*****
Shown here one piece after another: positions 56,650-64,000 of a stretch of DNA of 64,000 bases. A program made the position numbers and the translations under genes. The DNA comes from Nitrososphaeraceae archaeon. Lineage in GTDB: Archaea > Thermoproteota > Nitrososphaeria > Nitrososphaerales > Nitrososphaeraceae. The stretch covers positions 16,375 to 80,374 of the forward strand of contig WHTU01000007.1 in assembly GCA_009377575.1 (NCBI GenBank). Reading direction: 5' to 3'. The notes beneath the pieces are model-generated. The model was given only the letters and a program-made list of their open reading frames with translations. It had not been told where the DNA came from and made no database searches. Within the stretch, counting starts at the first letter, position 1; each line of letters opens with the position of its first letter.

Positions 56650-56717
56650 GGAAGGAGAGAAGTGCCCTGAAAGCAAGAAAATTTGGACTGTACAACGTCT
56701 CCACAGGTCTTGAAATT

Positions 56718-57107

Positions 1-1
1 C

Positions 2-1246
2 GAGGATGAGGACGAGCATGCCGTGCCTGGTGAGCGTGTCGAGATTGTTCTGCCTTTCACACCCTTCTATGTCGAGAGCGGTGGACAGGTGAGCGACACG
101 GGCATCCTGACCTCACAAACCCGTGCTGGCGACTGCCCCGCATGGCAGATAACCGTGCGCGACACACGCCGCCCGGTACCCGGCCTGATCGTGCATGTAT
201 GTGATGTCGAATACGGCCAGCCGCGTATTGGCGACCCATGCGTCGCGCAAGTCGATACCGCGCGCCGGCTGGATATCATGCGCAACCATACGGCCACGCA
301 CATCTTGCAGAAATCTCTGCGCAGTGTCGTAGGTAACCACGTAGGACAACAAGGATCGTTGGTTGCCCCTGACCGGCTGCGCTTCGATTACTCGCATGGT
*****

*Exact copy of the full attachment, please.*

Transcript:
Shown here one piece after another: positions 56,650-64,000 of a stretch of DNA of 64,000 bases. A program made the position numbers and the translations under genes. The DNA comes from Nitrososphaeraceae archaeon. Lineage in GTDB: Archaea > Thermoproteota > Nitrososphaeria > Nitrososphaerales > Nitrososphaeraceae. The stretch covers positions 16,375 to 80,374 of the forward strand of contig WHTU01000007.1 in assembly GCA_009377575.1 (NCBI GenBank). Reading direction: 5' to 3'. The notes beneath the pieces are model-generated. The model was given only the letters and a program-made list of their open reading frames with translations. It had not been told where the DNA came from and made no database searches. Within the stretch, counting starts at the first letter, position 1; each line of letters opens with the position of its first letter.

Positions 56650-56717
56650 GGAAGGAGAGAAGTGCCCTGAAAGCAAGAAAATTTGGACTGTACAACGTCT
56701 CCACAGGTCTTGAAATT

Positions 56718-57107

Positions 1-1
1 C

Positions 2-1246
2 GAGGATGAGGACGAGCATGCCGTGCCTGGTGAGCGTGTCGAGATTGTTCTGCCTTTCACACCCTTCTATGTCGAGAGCGGTGGACAGGTGAGCGACACG
101 GGCATCCTGACCTCACAAACCCGTGCTGGCGACTGCCCCGCATGGCAGATAACCGTGCGCGACACACGCCGCCCGGTACCCGGCCTGATCGTGCATGTAT
201 GTGATGTCGAATACGGCCAGCCGCGTATTGGCGACCCATGCGTCGCGCAAGTCGATACCGCGCGCCGGCTGGATATCATGCGCAACCATACGGCCACGCA
301 CATCTTGCAGAAATCTCTGCGCAGTGTCGTAGGTAACCACGTAGGACAACAAGGATCGTTGGTTGCCCCTGACCGGCTGCGCTTCGATTACTCGCATGGT